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March 7, 2017
Want to Stay Free? Go to a Homeschool Capitol Day
Mike and Joshalyn Ocker attended the 32nd annual Oklahoma Home Educators Capitol Day with most of their children.
It’s that time of year again. State legislatures are in session; bills are being discussed, passed, or defeated; and the freedom of parents to educate their children at home could hang in the balance.
Fortunately, lawmakers won’t be taking action without first hearing the voice of the people. This year, in what has become a tradition known as “capitol days,” many homeschooling families are visiting their state capitols and getting to know their legislators.
Earlier this month I saw again just how effective this type of lobbying can be when I attended the 32nd annual Oklahoma Home Educators Capitol Day hosted by Oklahoma Christian Home Educators’ Consociation (OCHEC). It’s one of the longest-running homeschool capitol day events in the nation.
Several hundred homeschool adults and children showed up at each legislator’s office with packets of information about homeschooling. Homeschooling families also delivered homemade cookies to legislators, each making personal contact with staff and legislators alike.
Making an Impact
Mass visits like this one lay the groundwork for legislative action that can help expand homeschool freedom—or prevent proposed restrictions from being enacted. They provide an opportunity for staff members and legislators to get to personally interact with homeschooling families, a slice of the population they may not know much about. Staff members getting to know a homeschooling family, even in a small way, can have a big impact months or even years later.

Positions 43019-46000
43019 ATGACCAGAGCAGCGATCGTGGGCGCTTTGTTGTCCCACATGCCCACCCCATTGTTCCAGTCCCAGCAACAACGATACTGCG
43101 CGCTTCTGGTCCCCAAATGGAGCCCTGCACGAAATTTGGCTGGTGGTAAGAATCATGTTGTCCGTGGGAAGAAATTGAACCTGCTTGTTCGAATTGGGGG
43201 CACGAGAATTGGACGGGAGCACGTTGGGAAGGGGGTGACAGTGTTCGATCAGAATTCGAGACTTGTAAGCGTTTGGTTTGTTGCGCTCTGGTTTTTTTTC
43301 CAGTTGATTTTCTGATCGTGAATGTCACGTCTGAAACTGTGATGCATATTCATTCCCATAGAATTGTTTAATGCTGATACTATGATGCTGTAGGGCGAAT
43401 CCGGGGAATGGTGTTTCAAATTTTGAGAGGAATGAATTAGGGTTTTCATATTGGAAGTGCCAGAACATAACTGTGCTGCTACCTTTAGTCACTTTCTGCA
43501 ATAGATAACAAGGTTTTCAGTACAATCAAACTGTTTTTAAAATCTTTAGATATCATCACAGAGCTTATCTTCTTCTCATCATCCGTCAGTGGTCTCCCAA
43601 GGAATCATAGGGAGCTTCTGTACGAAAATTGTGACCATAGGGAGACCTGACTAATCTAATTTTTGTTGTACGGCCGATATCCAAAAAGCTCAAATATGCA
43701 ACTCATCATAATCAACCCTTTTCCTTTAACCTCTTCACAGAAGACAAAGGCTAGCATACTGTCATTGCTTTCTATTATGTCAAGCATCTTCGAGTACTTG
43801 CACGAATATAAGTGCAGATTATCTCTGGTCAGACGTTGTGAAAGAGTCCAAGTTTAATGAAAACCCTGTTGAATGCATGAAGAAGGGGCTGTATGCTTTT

In Oklahoma, for example, homeschooling families enjoy a great deal of liberty because homeschooling is protected by the state constitution. But less than 10 years ago, a legislator introduced a radical measure that would have forced homeschooling parents to register and report certain information to their local public school districts. Because of the regular attendance of homeschooling families at the annual Oklahoma Home Educators Capitol Day, legislators heard directly from homeschooling families on why this legislation was not needed, and the bill did not pass.
Besides defeating harmful legislation, the relationships that are developed through homeschool capitol days can also help pass positive legislation. For instance, in 2014 the Oklahoma Legislature quickly passed a bill ensuring that students being withdrawn from public school to be taught at home were not considered dropouts.
The reform was called for because several times in 2013 families who wanted to pull their children out of public school were told that their children would be considered dropouts. For those just embarking on their homeschool journey, this caused unnecessary turmoil.
However, when OCHEC and Home School Legal Defense Association approached state lawmakers with an idea to fix this issue, the legislation quickly passed and was signed into law. I believe this was all due to the annual Oklahoma Home Educators Capitol Day and the relationships that the event creates.
Just this year I cited this law for a positive outcome. When a public school principal in Sweetwater informed a family that the child they were withdrawing would be considered a dropout, I was able to contact the school official and point out that this was no longer the case.
These are just a few examples from one state, illustrating why homeschool capitol days are so important. If you care about protecting freedom in your state, HSLDA encourages you to find out when your local homeschool capitol day is and make plans to attend now!